The walking paths of Scotland are not really made in the classic sense that someone built them. They're more akin to hunter and game trails. They have come into existence in large measure through centuries of traffic following the same route. As such they definitely do not posess any hallmarks of fine trail construction such as proper drainage or a concern for erosin. They exist and are mainained solely by the pounding of feet. In boggy and tussock grass filled land such as the Knoydart presents this means the narrow paths appear and disappear with maddening regularity. The paths are frequently flooded with mucky water too. They definitely do not sport ideal footing. The walking was painfully slow. Even slower, I feel sure, for Rod and Mark who were letting me join them. I've no doubt they would make much quicker work of the paths alone than with me along. To add to the fun the weather had been clouding over and we had the pleasure of on and off again rain. It was never very hard but enough to be irritating. More than enough to make my feet uncomfortable even though the pools that were forming were made warm by the heat I was generating. Still for all of that their is a beauty to this area with its small lakes and mountains framing the distant views. It won't put you in mind of the high mountain tarns of the American West but it has a charm nonetheless. I just wish the paths were not so squishy.
Photos: We worked our way along the shores of these two lochan and as you can see the weather stayed true to it's fickle nature. The rains were never hard but none of us was going to shed rainwear. The paths here appear and vanish with great frequency and the ground fights for your shoes and trekking poles It is slow walking.
Time passed. We came upon a couple German fellows trailed by a couple Scottish gals. I expect they were all heading for Sourlies. I am sure they were much closer to their goal than we were to ours. Worse I knew our goal required some serious climbing. I was beginning to entertain serious thoughts of changing my route. The Knoydart was just kicking my butt. To be sure we took our share of breaks to rest and to check the map but our actual movement was terrifically slow. It was, bluntly put, pathetic. I think it was even affecting my comrades. We plodded through Upper Glen Desarry, scaled the annoying wire fence at the river ford of the River Finiskaig (I think that is right, and why do they have a wire fence there?) and kept on plodding on. It would be mid-afternoon before we really began to drop down into Glen Desarry proper and early evening when we came upon the farms and posh home near Strachan. By this time I knew Kinbreack bothy was out and that in fact my route to that bothy and beyond was a goner. I would strike out down the road that skirts Loch Arkaig and figure out what to do next when I reached someplace like Achnacarry or better still Spean Bridge. My comrades were also modifying their plans to get to Fort William. We were all beat. I was surprised that they were wiped out too. It was about 19:15 when we found a spot that was reasonably flat and near water and, very important, nowhere near any cattle (we had to skirt a couple bulls rather closer than I think any of us really would have liked a little earlier). We got our shelters up just as the clouds dumped some more rain upon us. It was good to be under cover and have a chance to , sort of, dry out. What an exhausting day. I don't think we even covered 13 kilometers over the course of the day. That strikes me as rather pathetic. It seems impossible to believe too but I think it is probably true.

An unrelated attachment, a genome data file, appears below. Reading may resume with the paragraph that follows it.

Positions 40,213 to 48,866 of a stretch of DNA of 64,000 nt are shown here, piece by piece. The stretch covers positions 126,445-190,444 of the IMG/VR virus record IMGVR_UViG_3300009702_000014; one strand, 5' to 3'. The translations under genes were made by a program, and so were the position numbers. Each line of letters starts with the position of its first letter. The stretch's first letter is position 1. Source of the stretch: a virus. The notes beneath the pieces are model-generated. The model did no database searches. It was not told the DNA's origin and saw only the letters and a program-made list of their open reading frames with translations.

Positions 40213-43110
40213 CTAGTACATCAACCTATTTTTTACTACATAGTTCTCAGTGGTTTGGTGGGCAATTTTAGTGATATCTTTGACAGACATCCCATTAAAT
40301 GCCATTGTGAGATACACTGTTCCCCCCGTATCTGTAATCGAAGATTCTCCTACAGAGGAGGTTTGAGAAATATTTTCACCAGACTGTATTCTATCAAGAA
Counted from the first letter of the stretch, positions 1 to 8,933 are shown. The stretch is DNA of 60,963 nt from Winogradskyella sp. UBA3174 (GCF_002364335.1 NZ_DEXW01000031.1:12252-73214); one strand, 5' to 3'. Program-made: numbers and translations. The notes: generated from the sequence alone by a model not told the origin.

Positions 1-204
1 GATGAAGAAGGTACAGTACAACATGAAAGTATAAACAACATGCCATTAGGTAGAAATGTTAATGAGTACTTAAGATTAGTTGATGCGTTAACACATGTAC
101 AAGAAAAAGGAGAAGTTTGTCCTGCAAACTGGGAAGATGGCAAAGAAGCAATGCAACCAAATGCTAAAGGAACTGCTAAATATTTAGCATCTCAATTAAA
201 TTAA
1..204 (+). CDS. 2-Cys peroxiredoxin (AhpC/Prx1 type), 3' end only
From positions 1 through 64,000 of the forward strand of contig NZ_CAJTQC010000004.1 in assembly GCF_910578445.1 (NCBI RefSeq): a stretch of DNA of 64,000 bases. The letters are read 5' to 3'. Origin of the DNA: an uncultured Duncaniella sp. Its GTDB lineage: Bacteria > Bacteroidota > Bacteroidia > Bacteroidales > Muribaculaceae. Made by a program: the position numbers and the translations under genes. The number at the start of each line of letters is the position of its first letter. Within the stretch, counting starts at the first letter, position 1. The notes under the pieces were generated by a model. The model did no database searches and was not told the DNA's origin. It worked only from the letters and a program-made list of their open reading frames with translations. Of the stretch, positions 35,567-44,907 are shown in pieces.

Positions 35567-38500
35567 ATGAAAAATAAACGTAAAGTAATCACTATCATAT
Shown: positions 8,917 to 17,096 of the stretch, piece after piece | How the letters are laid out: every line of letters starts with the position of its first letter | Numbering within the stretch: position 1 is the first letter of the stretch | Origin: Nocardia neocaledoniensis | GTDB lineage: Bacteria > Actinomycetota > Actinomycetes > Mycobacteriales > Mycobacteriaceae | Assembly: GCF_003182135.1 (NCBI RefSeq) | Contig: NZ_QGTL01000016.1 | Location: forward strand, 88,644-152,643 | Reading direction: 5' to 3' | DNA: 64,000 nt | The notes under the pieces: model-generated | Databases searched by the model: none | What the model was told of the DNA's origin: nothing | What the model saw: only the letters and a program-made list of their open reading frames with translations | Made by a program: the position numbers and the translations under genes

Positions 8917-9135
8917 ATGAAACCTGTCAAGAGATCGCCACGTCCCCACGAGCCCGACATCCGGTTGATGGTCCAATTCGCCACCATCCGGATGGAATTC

Location: Campsite in Glen Desarry